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'What are the limits to depictions of sin in the arts?'


"But the beautiful is not the same thing as the 'pretty' or the superficially 'pleasing' or the 'emotionally soothing.' To pierce through the cloud of what Maritain calls our 'sense needs and sentimental egos,' beauty must often provoke and make us uncomfortable."

Read more: Daniel McInerny, Aletia

(H/T Barbara Nicolosi Harrington)

Comments:

What place does the sin have in the plot? Is the reader expected to vicariously enjoy the sin or vicariously react to it? For instance Evil Overlords trying to Take Over The World are seldom used to titilate the readers power lust or sadism because few people actually want to be Evil Overlords. Fornication scenes are usually for vicarious sinning; very many people do wish to fornicate.

Also does the sin actually have a purpose in the plot or is it a side point. That is more then an aesthetic issue; it is an actual canary in the coal mine, a sign that the reader is expected to enjoy sinning.

Another point is that modesty in art has analogies to modesty in clothing, speech, and behavior. It is not regulated by hard and fast rules but by custom and it's purpose should be charity toward others; to avoid giving offense or troubling the conscience of one's fellows. It also is like modesty in clothing, speech and behavior in that there are dangers in the extremes and moderation is the best course.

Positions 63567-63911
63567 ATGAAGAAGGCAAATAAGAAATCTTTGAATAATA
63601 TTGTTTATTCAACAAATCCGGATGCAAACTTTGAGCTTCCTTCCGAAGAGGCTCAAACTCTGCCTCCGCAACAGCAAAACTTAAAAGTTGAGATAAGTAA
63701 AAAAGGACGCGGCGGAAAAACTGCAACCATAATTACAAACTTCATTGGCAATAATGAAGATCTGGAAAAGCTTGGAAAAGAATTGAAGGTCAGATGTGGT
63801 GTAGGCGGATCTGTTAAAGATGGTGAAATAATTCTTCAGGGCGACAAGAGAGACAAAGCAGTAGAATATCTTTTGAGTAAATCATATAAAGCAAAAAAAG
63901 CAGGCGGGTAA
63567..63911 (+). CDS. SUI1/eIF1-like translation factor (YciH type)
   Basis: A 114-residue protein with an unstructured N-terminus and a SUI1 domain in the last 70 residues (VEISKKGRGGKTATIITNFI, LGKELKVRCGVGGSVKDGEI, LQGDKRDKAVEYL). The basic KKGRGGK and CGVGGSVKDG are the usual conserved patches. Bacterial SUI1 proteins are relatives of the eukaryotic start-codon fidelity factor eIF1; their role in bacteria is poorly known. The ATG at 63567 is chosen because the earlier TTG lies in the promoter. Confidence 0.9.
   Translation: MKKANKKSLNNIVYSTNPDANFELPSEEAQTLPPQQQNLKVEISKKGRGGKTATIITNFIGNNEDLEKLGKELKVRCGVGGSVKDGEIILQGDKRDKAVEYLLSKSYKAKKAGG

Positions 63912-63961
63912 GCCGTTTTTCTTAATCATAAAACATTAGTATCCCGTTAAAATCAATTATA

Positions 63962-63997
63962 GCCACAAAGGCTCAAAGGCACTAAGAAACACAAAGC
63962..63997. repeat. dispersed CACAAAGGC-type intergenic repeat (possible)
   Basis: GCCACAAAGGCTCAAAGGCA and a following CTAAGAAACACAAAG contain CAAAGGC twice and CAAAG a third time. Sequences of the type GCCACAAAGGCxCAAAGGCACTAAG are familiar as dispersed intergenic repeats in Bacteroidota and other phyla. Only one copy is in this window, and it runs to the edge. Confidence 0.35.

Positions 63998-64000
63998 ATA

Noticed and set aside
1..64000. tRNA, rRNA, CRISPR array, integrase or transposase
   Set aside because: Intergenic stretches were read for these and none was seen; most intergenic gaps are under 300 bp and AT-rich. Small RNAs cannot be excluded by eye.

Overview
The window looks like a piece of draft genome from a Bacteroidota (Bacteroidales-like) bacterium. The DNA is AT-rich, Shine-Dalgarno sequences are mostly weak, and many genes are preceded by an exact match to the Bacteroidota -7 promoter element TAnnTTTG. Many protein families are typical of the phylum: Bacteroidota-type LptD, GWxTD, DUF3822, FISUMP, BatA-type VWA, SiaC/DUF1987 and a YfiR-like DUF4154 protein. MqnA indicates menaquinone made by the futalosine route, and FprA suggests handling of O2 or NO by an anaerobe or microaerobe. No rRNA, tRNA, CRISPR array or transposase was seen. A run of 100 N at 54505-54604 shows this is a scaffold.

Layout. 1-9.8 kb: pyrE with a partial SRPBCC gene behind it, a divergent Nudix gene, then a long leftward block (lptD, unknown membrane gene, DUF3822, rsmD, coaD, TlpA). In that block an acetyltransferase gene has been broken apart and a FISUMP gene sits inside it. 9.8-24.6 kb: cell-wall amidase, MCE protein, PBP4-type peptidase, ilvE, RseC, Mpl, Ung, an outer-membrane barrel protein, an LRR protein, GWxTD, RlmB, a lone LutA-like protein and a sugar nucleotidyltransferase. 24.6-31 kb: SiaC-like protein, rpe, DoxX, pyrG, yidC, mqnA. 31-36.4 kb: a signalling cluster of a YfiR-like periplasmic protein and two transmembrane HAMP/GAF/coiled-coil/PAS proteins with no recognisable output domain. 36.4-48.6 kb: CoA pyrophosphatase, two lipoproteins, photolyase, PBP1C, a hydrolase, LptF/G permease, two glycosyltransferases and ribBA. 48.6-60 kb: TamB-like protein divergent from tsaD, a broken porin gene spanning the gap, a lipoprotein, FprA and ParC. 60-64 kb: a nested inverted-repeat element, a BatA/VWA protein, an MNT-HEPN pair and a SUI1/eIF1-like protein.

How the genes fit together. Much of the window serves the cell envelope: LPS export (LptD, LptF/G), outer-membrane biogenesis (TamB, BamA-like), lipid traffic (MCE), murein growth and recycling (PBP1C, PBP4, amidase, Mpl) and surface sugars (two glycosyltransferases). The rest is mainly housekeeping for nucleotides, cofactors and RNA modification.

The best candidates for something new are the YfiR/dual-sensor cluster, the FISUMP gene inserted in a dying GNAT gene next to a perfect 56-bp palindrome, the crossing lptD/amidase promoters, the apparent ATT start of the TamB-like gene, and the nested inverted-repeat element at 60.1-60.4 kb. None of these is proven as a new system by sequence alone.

Sin is a part of life, and you really cannot have literature without sin. Other types of art are easier. But literature is generally stories of humans(or some form of sapient beings) living in a fallen world. That granted, there has to be some sin in a story.
Very interesting Question raises more questions
In the 19 Chapter of Genesis you read the story of Lot and his daughters commiting incest with their father. In the 19 Chapter of Judges you read about a woman who was gang raped to death.

Would you film the above storys? Should you film the above storys? Would you depict it in a dark setting so you could not see details of what was happening? Is there a difference between what you say in book and what you show in a film?